The Second Term

Barack Obama finished off a hard-fought race with a victory, grabbing his reelection as the 44th President of the United States on Tuesday night.

As most major networks began calling the election around 8:20 p.m., hundreds of students anxiously following a live broadcast in the Ronald Tutor Campus Center courtyard erupted in screams and cheers.

Photo Courtesy of Obama for America

Though the popular vote appeared close, Obama took enough key states to make it nearly impossible for Republican challenger Mitt Romney to win the 270 electoral votes needed to be elected president.

As of press time, Obama took 303 electoral college votes, as Romney lagged behind at 206.

Obama won the battleground states of New Hampshire and Pennsylvania, and was widely projected to win Wisconsin, making it impossible for Romney to catch up.

Exit polls and most major networks also predicted that Obama would carry Ohio, taking 18 more key electoral college votes that Romney would have needed to win.

The president also took the swing states of Colorado, New Mexico, Nevada and Virginia, along with historically blue states including California, New York and Illinois.

Obama’s campaign tweeted from his official Twitter account soon after the race was called.

“We’re all in this together. That’s how we campaigned, and that’s who we are. Thank you,” he wrote.

In his acceptance speech, Obama thanked not only his campaign team, but also the electorate as a whole.

“I want to thank every American who participated in this election. Whether you voted for the very first time, or waiting in line for a very long time — by the way, we have to fix that,” he said. “Whether you pounded the pavement or picked up the phone. Whether you held an Obama sign or a Romney sign, you made your voice heard and you made a difference.”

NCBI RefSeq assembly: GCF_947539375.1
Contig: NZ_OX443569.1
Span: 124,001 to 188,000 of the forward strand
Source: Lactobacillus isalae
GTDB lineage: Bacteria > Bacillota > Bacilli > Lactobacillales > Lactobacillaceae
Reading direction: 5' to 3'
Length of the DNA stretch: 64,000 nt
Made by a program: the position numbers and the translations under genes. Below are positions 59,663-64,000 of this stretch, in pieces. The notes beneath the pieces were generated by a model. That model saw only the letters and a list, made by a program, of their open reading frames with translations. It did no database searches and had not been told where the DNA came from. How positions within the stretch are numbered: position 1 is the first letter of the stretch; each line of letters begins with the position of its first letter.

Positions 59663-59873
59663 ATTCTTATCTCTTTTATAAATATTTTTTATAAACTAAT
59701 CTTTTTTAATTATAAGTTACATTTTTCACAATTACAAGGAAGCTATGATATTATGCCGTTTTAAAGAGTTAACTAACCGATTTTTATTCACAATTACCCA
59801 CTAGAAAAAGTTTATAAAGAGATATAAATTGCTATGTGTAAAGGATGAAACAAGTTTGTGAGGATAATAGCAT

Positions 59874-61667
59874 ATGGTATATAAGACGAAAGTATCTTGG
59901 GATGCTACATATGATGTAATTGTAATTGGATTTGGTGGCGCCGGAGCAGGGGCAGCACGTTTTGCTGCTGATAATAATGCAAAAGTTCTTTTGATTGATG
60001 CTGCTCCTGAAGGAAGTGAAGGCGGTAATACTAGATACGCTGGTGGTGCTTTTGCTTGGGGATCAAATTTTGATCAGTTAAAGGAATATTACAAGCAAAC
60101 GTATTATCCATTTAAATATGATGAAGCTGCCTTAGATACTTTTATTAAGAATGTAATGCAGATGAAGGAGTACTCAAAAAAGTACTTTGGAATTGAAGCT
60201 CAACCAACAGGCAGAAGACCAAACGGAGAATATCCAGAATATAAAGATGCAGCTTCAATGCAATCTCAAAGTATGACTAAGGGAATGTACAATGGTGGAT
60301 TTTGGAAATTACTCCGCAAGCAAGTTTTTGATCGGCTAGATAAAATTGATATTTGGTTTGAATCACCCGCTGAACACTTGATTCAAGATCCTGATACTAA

Obama also emphasized that though he won this battle, he still expects to face challenges and backlash in his second term.

In his second term, the president faces a divided Congress, with a majority of Democrats controlling the Senate and the Republicans controlling the House of Representatives.

“When we go through tough times, when we make big decisions as a country, it necessarily stirs up passions and stirs up controversy,” he said. “It won’t change after tonight.”

The president also addressed the occasionally nasty campaign, and emphasized his respect for Romney.

“We may have battled fiercely, but it’s only because we love this country deeply and we care so strongly about its future,” Obama said. “In the weeks ahead, I also look forward to sitting down with Gov. Romney to talk about how we can work together to move this country forward.”

Romney smiled and joked in his concession speech, remarking that his wife Ann “would have made a wonderful First Lady.” Despite his loss, Romney sent his best wishes to Obama and his family.

“This is a time of great challenges for America,” Romney said, “and I pray that the president will be successful in guiding our nation.”

He also expressed his hope for the nation’s recovery and that Obama would the president to help the nation recover.

“I believe in America, I believe in the people of America, and I ran for office because I am concerned about America,” Romney said. “This election is over, but the principles endure.”

The President closed the night with his hope that the nation could bypass partisanship.

“We remain more than a collection of red states and blue states,” Obama said. “We are and forever will be the United States of America.”